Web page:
JUAN GONZALEZ: Elaine, could you tell us a little bit in terms of your own experience once — when you got out. When you got the clemency from the Governor, and walked out into the — into the world again? What were some of the experiences that you initially had to contend with?
ELAINE BARTLETT: Well, when I received clemency from Governor Pataki, that was the happiest day my life. I remember dancing through the gates in my purple suit. Once I got to Manhattan and put that key in my door, and seeing the state that my family was in, my whole world dropped at the bottom of my feet. For a mother to do 16 years and come back out into society and to find your family has basically given up on life, not caring about anything, about themselves, no morals, very depressed, feeling helpless, I mean, I did 16 years and I came out into society and I was in better position mentally, in my state of mind than my own family.
AMY GOODMAN: Let’s talk about your family when you went in. How many kids, how old were they and what did you go in for?
ELAINE BARTLETT: At the age of 26 in 1983, I was arrested for an A-1 Felony, the sale of a controlled substance, four ounces of cocaine. At the time I got arrested, my son was nine, six, two, and one. I had four children, two boys and two girls. My mother was the caregiver of my children, so I was fortunate enough to have my mother raise my children. They didn’t have to go into foster care like so many other mothers.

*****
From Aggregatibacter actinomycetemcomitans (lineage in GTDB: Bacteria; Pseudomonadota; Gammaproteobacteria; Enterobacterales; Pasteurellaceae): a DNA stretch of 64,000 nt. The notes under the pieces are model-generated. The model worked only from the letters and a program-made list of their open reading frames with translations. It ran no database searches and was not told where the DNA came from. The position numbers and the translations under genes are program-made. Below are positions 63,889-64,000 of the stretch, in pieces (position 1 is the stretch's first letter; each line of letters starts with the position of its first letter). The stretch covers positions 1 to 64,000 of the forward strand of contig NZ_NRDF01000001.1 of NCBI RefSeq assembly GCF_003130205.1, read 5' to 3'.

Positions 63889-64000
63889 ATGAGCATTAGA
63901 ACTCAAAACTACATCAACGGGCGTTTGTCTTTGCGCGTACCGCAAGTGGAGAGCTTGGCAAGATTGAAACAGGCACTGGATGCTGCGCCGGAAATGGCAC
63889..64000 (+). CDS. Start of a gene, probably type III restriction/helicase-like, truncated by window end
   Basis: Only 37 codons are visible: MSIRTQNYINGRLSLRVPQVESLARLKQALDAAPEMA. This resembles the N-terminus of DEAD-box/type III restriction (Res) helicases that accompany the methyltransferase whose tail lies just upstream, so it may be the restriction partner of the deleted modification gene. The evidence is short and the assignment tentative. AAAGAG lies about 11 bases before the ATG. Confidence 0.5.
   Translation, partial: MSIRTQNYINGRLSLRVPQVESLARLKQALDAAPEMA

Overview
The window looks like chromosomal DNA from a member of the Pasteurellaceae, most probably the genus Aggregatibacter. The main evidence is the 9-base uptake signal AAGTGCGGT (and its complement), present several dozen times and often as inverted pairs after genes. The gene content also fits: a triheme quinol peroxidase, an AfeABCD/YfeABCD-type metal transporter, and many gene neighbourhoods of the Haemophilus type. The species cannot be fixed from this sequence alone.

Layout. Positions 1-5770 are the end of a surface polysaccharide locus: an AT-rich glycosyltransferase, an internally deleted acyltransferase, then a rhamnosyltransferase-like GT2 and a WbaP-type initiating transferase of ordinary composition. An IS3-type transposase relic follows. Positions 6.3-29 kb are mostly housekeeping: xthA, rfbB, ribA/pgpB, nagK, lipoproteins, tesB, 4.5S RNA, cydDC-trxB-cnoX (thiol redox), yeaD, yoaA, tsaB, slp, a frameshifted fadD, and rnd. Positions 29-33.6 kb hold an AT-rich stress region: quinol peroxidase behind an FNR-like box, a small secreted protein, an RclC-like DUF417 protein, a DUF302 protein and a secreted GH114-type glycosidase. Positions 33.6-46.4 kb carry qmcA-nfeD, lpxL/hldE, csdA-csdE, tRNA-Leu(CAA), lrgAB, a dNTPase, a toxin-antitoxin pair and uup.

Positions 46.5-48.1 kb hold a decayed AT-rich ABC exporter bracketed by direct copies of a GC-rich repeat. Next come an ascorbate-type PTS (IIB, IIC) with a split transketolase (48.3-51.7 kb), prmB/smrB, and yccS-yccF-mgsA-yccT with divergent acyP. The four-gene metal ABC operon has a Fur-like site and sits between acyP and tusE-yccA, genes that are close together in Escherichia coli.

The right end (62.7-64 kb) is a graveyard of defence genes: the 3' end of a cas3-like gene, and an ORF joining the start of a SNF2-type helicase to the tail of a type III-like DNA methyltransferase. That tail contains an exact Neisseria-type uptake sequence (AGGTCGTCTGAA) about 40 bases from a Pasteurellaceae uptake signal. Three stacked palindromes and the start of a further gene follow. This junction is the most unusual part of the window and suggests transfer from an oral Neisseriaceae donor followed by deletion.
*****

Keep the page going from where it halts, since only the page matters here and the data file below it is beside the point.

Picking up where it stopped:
AMY GOODMAN: Had you been dealing drugs before?
ELAINE BARTLETT: No. This was my first arrest. My first time ever being arrested for anything. I had been to prison before to see other relatives, brothers and friends and boyfriends and stuff like that. But I had never been arrested myself. This was my first offense. When I got arrested, I had $5 in my pocket. Now, under the Rockefeller Drug Laws, which were created in 1973 Governor Nelson Rockefeller, these laws were created for A-1 felonies and kingpins. I did 16 years in Bethel Hills Correctional Facility, a maximum facility for women. I have yet to meet one kingpin. That’s not who is being affected by the laws.
AMY GOODMAN: How did you end up carrying this four ounces of cocaine?
ELAINE BARTLETT: I was working at a beauty parlor off the books. I was a mother living in Wagner Projects paying $127 a month.
AMY GOODMAN: Harlem?
ELAINE BARTLETT: Yes, and George Dietz used to come around to the beauty parlor a lot. And he used to try to convince me to carry a package saying it was a safe way. For a while I denied him and declined him doing so?
AMY GOODMAN: He was a drug dealer?
ELAINE BARTLETT: Yes.
AMY GOODMAN: George Dietz?
ELAINE BARTLETT: Yes. I didn’t know how much of a drug dealer until later on when I got arrested, and he came out that he was an informer, and he was working for the State Police. So, I agreed to deliver the package for $2,500, and I went up to Albany to meet George Dietz. He picked me up from the train, took me to a motel. I had never been to Albany before. Never been out of Manhattan a day in my life. Only in the five boroughs. They painted this picture that I was a big kingpin, that I came up to Albany to open up shop and start business in Albany, which was impossible. For me not to know anyone from albany to do so. When I got arrested, my lawyer came to see me one time, and basically his name was Joseph Terisio. He came to see me and he basically told me that either I play ball with the police and stuff or I will be receiving a 20-life sentence. Well, I guess he didn’t lie, because that’s what I received.